5 things to know about the Trans-Pacific Partnership trade deal

Updated

Congress is bracing for a showdown over granting the White House “fast-track” authority to negotiate a sweeping multinational trade deal — a fight that could be one of the toughest battles of President Barack Obama’s remaining time in office.

The brouhaha will center on an ambitious trade accord between the United States and 11 South American and Pacific Rim nations known as the Trans-Pacific Partnership. But the wrangling is also about whether to grant Obama and future presidents the right to request an up-or-down vote in Congress on trade agreements. Supporters say such authority gives the president better negotiating power; opponents worry that massive deals deserve vetting by Congress.

Translation: This fight could get ugly.

Last week, after tense negotiation, leaders of tax committees in both congressional chambers agreed to legislation that gives Congress the right to vote on the trade deal — but prevents legislators from including amendments that could stymie its progress.

Here’s what you need to know about the gathering storm.

‘NAFTA on steroids’

Should all the countries involved come to an agreement, the resulting trade deal would be the largest since the 1994 North American Free Trade Agreement, which spelled out rules for trade among the U.S., Canada and Mexico. The goal: a freer flow of everything from Florida oranges to Japanese video games. Opponents derogatorily refer to the Trans-Pacific Partnership as “NAFTA on steroids,” since nearly 40 percent of the global economy would be represented.

Who supports it?

The Obama administration, many Republicans, large corporations, the tech and agricultural industries and even Hollywood — eager to strengthen copyright protections — all back efforts to increase America’s ability to export to countries included in the pact. Supporters argue that the deal is needed to help remove barriers to trade and boost the American economy.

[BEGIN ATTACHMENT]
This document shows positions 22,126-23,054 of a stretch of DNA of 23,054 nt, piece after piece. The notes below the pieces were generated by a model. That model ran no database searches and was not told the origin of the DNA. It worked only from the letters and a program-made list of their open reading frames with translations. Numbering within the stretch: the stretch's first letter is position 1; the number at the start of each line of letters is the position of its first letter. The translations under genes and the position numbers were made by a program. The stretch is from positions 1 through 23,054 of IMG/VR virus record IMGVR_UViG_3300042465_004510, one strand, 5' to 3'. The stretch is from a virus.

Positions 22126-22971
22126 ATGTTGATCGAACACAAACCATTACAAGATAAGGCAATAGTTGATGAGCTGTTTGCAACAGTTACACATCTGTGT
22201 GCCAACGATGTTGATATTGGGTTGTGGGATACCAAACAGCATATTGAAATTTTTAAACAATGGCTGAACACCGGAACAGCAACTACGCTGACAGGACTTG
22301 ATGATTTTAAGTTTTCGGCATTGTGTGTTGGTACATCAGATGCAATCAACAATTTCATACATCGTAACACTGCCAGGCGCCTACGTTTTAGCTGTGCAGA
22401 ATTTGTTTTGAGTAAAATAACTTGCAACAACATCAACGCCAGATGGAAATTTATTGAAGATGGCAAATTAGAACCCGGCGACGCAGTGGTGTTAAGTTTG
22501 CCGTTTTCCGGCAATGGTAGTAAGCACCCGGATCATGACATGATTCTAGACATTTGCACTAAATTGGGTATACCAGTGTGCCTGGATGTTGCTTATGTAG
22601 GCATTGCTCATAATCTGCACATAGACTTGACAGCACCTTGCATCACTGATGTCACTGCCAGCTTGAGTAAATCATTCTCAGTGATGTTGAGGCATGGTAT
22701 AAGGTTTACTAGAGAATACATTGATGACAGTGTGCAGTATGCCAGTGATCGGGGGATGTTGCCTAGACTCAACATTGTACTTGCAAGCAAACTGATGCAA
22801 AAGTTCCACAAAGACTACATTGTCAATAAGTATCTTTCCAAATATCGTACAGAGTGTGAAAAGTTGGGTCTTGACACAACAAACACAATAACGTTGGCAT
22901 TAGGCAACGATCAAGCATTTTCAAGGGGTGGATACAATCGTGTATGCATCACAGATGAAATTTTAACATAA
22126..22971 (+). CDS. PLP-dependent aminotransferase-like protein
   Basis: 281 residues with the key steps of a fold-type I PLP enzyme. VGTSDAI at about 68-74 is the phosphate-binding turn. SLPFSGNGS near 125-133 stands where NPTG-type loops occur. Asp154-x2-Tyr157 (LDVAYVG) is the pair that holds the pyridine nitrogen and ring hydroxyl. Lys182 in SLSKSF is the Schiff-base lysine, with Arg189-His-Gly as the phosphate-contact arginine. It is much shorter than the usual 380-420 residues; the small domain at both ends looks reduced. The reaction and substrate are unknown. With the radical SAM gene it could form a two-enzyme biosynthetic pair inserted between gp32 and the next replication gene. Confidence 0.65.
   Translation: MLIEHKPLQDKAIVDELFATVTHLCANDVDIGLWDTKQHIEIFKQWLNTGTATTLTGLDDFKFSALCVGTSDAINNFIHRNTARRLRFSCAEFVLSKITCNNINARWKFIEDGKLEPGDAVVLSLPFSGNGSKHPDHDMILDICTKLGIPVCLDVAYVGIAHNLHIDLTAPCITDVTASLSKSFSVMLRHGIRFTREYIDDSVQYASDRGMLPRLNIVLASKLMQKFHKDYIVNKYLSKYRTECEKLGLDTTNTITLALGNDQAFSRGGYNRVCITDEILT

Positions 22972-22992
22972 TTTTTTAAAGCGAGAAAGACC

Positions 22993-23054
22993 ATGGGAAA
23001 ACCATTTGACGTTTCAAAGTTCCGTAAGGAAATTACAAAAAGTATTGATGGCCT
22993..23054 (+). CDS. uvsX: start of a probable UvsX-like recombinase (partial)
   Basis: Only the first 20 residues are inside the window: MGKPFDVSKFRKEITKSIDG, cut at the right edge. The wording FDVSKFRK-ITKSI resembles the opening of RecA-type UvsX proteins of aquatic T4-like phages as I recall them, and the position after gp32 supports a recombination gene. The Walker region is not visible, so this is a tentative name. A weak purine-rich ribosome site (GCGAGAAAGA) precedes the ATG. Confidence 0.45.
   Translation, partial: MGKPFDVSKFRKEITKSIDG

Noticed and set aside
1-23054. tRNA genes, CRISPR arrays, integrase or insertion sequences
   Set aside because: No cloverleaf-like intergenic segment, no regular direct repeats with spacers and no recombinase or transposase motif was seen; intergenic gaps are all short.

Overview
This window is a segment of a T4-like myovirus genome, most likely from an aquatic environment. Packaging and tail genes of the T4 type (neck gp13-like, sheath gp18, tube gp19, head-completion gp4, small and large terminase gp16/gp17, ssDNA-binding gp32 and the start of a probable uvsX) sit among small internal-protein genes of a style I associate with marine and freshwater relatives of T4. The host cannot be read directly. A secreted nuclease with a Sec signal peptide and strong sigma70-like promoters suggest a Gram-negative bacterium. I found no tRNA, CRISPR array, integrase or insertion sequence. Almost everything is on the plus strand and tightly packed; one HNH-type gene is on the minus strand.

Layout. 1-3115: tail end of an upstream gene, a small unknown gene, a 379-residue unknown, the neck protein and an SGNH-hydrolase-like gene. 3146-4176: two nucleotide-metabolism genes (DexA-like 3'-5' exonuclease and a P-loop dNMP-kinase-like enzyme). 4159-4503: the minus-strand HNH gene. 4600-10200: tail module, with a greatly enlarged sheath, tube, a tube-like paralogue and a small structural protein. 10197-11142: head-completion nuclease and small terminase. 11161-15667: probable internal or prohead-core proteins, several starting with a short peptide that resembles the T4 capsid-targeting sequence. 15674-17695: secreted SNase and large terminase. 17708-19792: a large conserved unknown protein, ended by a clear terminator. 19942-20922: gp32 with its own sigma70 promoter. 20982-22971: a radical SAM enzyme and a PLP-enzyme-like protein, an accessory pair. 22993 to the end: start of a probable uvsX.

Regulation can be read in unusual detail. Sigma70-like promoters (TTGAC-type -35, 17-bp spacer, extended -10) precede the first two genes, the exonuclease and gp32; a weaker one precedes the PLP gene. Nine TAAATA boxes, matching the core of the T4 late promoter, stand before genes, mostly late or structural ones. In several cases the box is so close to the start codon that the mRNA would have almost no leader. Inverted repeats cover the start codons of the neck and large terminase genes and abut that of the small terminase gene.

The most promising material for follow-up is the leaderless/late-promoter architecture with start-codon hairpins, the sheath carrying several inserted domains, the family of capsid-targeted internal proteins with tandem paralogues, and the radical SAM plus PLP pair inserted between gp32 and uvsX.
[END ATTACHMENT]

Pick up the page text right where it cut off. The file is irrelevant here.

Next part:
Who opposes it?

Many congressional Democrats, environmental groups, liberal-learning organizations and labor unions are vocal in their displeasure. They say the proposed deal was cobbled together in secret and sticks it to American workers by helping companies outsource jobs and keep wages low. The AFL-CIO is mounting a six-figure advertising campaign to pressure lawmakers to oppose giving the president fast-track power.

Who are the players?

Getting the trade deal done (or not) will definitely be a major part of Obama’s economic legacy.

Keep an eye, too, on how former Secretary of State Hillary Clinton, who recently announced her presidential candidacy, lines up on this one. This is a tricky issue for her—after all, it was President Bill Clinton who helped get NAFTA through Congress back in 1994.

RELATED: Trade deal ‘going to get very contentious’

So far, she has been cautious in how she discusses the trade measure.

“Hillary Clinton believes that any new trade measure has to pass two tests: First, it should put us in a position to protect American workers, raise wages and create more good jobs at home. Second, it must also strengthen our national security. We should be willing to walk away from any outcome that falls short of these tests,” Nick Merrill, a Clinton spokesperson, said in a statement on Friday.

Other domestic players will include Sen. Chuck Schumer, the New York Democrat who will likely become Senate Minority Leader when Sen. Harry Reid of Nevada retires next year. Schumer has expressed disillusionment with such trade deals.

What’s next?

The congressional tax committees plan on holding votes this week. After that, the measure could come up for a floor vote. Fireworks will likely ensue.

This article originally appeared on NBCNews.com.

Trade

5 things to know about the Trans-Pacific Partnership trade deal

Updated